Dual biologic or small molecule therapy may benefit highly selected, refractory inflammatory bowel disease (IBD) patients at specialized centers, a meta-analysis suggested.
In a review of 30 studies reporting on 288 trials, Robert Battat, MD, of Weill Cornell Medicine in New York City and colleagues found pooled clinical and endoscopic remission rates of 58.8% (95% CI 42-74.5) for dual biologic therapy and 34.3% (95% CI 23.5-46.1) for small molecule therapy.
In the study, online in Clinical Gastroenterology and Hepatology, the pooled endoscopic response rate was 42.9% (95% CI 26.9-59.6) and the pooled extra-intestinal manifestations (EIMs) response rate in patients with baseline activity was 49.9% (95% CI 14.2-85.7).
Furthermore, the vast majority of these refractory patients were able to avoid surgery, with just 12% (95% CI 4-24) requiring operations. The rates of success were higher in patients on dual therapy for EIMs, the team noted.
“While established therapies and surgery may be reasonable alternatives in those without short bowel syndrome due to recurrent bowel resections, these data suggest that further study is needed on the use of dual biologic or small molecule therapy in treating refractory patients,” the researchers wrote.
Of the 279 patients receiving either dual biologics or small molecule therapy, 76% had Crohn’s disease (CD), and the median duration of treatment was 24 weeks (IQR25-IQR75 13-32).
The main indications for either therapy included medically refractory IBD (81%) and concurrent EIMs or rheumatologic disease (12%).
The most common dual combinations were tumor necrosis factor-α antagonists plus anti-integrins (48%) and ustekinumab plus anti-integrins (19%); a total of 61% of patients had previously not responded to at least one of two therapies later used in combination.
The safety profile of the two treatment approaches were both considered acceptable, the researchers noted. Over a median follow-up of 32 weeks (IQR25-IQR75 13-32), pooled rates of adverse and serious adverse events were 31% (95% CI 13-54%) and 6.5% (95% CI 2.1-13.1%), the researchers reported.
Combination biologics, however, are known to be associated with a higher risk of adverse events in patients with rheumatoid arthritis.
While inter-study heterogeneity was not significant for endoscopic response (P=0.88, I2=0%), endoscopic remission (P=0.44, I2=0%), or malignancy (P=0.87, I2=0), significant heterogeneity existed for other outcomes, including clinical response, clinical remission, corticosteroid-free remission, end EIM response, adverse events, serious adverse events, need for surgery, and infections, the researchers reported.
They noted that despite the optimization of biologic therapies, a significant proportion of patients have a secondary loss of response or are primary non-responders to therapy, with only about 40% of patients with response to biologic therapies maintaining clinical remission at 1 year. In addition, that although data on dual therapy exist in the rheumatologic literature, with five randomized controlled trials (RCTs) completed, the data for IBD remain sparse.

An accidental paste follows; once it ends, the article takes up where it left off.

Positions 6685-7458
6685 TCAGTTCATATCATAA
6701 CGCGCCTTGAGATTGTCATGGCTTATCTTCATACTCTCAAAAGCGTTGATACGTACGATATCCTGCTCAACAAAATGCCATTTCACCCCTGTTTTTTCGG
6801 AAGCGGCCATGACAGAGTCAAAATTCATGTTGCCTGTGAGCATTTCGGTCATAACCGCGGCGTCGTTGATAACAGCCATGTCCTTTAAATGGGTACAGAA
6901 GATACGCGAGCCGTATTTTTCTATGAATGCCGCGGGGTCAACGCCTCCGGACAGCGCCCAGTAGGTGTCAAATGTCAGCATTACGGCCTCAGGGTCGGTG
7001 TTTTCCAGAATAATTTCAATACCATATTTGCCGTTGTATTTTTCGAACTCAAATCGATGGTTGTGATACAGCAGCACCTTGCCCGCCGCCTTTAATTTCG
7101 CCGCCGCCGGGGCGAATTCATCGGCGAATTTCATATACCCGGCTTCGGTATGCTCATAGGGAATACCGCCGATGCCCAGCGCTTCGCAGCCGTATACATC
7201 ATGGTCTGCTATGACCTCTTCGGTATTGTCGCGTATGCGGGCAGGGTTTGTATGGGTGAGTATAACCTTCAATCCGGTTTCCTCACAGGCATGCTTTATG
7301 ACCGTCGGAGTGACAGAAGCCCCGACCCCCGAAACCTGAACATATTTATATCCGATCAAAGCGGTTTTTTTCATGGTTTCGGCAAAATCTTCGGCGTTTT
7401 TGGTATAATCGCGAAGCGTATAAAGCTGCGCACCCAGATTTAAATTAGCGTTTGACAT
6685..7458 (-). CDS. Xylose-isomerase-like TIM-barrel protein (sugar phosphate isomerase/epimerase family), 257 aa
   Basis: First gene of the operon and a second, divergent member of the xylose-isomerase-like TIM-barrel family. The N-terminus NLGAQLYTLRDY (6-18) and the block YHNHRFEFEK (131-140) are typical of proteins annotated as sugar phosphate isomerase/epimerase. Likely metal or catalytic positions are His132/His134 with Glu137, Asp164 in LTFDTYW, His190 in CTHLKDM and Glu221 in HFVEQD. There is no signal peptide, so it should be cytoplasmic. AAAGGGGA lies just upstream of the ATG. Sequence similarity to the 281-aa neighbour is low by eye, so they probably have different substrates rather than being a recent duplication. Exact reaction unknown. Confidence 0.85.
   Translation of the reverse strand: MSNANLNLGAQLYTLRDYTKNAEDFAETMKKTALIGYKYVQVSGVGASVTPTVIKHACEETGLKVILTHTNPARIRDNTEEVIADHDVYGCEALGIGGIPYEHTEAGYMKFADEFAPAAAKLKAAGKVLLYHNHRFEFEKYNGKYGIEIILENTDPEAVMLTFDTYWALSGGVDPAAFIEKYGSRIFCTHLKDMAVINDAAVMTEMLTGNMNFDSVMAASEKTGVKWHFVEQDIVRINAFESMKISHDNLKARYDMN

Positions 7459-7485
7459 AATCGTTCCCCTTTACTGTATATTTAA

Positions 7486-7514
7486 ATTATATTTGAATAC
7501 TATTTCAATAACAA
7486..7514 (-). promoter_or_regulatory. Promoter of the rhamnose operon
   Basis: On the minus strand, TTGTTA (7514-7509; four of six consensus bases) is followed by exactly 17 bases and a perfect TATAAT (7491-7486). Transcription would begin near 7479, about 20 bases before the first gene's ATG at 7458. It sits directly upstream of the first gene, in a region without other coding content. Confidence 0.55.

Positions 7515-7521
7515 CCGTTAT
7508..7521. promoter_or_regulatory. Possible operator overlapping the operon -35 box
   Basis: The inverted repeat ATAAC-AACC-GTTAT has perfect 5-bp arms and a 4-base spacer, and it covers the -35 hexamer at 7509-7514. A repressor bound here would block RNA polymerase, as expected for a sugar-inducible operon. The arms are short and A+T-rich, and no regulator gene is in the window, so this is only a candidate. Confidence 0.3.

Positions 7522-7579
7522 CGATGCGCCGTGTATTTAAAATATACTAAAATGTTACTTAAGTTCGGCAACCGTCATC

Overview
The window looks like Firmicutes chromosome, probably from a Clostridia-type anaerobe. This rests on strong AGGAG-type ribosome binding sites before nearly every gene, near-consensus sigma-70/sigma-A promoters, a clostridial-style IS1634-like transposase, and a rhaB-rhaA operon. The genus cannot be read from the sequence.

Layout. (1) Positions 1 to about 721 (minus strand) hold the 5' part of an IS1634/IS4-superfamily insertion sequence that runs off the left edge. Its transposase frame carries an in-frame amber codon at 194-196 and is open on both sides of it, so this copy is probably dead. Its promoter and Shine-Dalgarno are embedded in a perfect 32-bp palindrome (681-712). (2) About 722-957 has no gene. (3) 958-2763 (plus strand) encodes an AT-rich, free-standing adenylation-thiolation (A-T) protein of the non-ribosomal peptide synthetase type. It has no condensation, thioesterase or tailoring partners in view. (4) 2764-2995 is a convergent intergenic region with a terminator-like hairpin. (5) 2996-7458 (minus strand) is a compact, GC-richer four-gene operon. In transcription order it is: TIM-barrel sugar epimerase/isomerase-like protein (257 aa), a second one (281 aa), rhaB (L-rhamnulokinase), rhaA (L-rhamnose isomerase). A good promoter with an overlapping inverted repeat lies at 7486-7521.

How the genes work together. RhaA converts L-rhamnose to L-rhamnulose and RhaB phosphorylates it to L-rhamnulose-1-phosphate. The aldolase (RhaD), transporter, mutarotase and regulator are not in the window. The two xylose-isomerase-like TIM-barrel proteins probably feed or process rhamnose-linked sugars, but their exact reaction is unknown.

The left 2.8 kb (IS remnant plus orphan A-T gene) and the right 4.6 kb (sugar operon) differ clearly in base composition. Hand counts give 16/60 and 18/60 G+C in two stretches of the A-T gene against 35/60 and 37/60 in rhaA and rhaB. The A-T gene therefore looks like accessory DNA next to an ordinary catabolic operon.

In the absence of RCTs designed to assess safety and efficacy, “this strategy still requires highly specialized care and should only be individualized to select patients with close monitoring,” Battat and colleagues cautioned.
They noted that prospective clinical trials using dual biologic therapy are now ongoing in both CD and ulcerative colitis.
Offering his perspective on the review and meta-analysis, Lukasz Kwapisz, MD, of Baylor College of Medicine in Houston, who was not involved with the study, said that despite the heterogeneity of previous studies, the data from the met-analysis are encouraging.
“We are awaiting prospective data from multiple trials underway in combination biologics and this will go a long way in helping us with widespread use,” he told MedPage Today. “There remains a question: If this strategy was initiated early in the diagnosis, could it affect the natural course of the disease in a positive way and prevent hospitalizations and need for surgery? We are excited to see more data on this topic.”
Battat and co-authors noted several limitations to the meta-analysis, including the observational nature of most of the studies included, the significant inter-study heterogeneity, the inconsistent definitions in reporting patient outcomes across studies, and the greater availability of data on clinical versus endoscopic outcomes. In addition, the team said, while publication bias was not seen for endoscopic response, endoscopic remission, and malignancy, other outcomes demonstrated this bias or could not assess for it.
Battat reported having no conflicts to declare; co-authors reported financial relationships with AbbVie, Pfizer, Takeda, Janssen, Bristol Myers Squibb, AstraZeneca, Genentech, and Protagonist Therapeutics.
Kwapisz reported having no competing interests related to his comments.